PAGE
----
My boyfriend always wants to have sex. But I am never really in the mood to have it but I do anyways so I dont make him mad. When me and him him have sex I don't feel anything, and I never have a orgasm and I don't know why. Is there something wrong with me? Am I wrong for not telling him that I don't get off? ...
My girlfriend and I have been having sex for over 2 years now, but she is still very "tight", and really has to get into the mood before I can penetrate. It's almost as though we're having sex for the first time, every time. Sounds romantic, but it's a bit annoying for both of us (and she finds it painful if I accidentally push too quickly)....
I have been sexually active for almost 2 years now. I get little to no pleasure out of sex, except for a few times. I can't have an orgasm either, I've tried all kinds of things and nothing seems to work. Is their something wrong with me? Any suggestions?...
Am I blue? Find out what "blue balls" are really all about: the facts may surprise you.
At least once every couple of days, someone posts or writes into Scarleteen reporting that vaginal entry -- usually intercourse or manual vaginal sex, and usually (but not always) with male partners -- is painful, uncomfortable, or unfulfilling for them. Whatever sort of vaginal entry we're talking about -- with fingers, a penis or a dildo, with partners of any gender -- not only doesn't have to be painful, it really shouldn't be. More than that, any kind of sex shouldn't be about a lack of pain, but about the presence of pleasure.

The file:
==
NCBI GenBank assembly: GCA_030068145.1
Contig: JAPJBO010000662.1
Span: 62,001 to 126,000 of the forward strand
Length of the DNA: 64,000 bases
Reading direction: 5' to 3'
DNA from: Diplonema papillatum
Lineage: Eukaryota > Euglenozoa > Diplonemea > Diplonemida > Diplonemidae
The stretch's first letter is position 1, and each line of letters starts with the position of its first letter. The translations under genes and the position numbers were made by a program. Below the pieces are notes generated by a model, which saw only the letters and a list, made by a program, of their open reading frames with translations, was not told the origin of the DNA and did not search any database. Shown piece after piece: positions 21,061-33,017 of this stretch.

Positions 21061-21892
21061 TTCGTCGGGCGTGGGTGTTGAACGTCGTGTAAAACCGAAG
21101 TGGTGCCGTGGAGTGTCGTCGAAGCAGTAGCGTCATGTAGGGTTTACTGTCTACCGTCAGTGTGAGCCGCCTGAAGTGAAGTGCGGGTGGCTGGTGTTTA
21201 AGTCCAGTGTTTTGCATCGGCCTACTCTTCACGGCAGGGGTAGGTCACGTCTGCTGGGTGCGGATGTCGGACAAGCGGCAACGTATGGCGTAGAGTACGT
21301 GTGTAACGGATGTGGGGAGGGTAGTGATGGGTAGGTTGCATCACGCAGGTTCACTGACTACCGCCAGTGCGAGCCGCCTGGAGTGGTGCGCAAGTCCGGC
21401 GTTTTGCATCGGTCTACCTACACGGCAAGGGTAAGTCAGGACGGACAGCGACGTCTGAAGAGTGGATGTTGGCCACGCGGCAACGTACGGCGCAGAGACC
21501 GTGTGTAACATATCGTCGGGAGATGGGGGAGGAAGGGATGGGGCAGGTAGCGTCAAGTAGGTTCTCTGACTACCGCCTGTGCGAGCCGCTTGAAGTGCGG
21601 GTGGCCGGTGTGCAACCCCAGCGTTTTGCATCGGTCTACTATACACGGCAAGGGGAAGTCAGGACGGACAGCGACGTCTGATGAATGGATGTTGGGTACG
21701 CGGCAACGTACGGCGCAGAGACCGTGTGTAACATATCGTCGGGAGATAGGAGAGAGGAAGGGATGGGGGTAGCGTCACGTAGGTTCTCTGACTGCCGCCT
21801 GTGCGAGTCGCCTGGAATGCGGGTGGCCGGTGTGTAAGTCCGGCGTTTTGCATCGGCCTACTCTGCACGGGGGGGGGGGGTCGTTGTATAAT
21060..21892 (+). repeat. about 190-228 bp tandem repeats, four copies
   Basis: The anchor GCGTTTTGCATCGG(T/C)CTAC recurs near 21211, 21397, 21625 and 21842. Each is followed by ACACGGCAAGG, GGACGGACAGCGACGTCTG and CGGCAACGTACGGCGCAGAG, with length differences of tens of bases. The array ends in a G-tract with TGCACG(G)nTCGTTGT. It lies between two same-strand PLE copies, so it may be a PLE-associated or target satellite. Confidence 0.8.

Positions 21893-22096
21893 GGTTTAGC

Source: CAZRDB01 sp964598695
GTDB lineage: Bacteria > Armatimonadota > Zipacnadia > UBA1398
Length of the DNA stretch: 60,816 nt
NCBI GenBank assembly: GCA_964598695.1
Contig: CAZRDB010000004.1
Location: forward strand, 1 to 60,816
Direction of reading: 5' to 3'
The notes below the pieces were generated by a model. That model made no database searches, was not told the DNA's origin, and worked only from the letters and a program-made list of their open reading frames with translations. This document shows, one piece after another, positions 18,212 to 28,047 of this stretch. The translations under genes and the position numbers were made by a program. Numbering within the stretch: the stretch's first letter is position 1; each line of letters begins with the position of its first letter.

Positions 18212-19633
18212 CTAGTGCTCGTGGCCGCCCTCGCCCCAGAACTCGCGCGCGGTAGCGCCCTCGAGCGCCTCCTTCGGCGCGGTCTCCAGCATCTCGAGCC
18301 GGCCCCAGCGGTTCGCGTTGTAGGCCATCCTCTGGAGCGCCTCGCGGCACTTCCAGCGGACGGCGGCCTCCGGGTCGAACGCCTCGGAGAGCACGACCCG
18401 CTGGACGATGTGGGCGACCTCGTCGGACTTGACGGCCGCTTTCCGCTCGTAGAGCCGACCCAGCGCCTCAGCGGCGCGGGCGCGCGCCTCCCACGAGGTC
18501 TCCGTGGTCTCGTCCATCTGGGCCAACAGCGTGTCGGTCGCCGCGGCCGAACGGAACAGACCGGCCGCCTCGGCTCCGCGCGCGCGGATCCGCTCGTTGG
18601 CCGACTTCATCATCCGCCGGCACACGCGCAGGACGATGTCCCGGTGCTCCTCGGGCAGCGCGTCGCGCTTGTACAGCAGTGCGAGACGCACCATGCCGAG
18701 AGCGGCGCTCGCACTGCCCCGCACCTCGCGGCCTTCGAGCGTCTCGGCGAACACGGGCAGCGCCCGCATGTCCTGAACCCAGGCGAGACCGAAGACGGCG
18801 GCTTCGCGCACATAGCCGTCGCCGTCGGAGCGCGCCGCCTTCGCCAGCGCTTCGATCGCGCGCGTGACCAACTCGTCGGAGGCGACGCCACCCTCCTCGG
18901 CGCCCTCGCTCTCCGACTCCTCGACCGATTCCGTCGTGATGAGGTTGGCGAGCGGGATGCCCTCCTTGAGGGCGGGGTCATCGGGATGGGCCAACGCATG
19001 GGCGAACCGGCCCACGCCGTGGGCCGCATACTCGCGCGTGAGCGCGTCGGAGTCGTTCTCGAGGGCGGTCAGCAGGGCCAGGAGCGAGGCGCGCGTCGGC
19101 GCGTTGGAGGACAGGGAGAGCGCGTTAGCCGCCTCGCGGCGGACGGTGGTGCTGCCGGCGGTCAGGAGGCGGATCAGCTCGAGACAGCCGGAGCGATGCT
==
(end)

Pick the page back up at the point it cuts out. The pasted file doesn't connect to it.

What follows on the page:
There's a reason for taking things slowly, for putting off intercourse, or taking it away from center stage that often gets overlooked. I'm not talking about slowing things down for religious or moral ideals or social pressures. Not slowing things down to prevent STIs and pregnancy. Not even slowing things down for legal reasons or because of your age. I'm not talking about Just Say No, and I'm not talking about not having sex at all. I'm talking about PLEASURE.
There are certain physical, hormonal and psychological mechanics that come into play when it comes to human sexual response, and understanding those is essential to lay the foundation for understanding how sex works for ourselves and for our partners. Once we understand how our bodies work when it comes to sexual response, we've won half the battle of learning how to enjoy that and incorporate it as a healthy part of our lives, both alone and with others.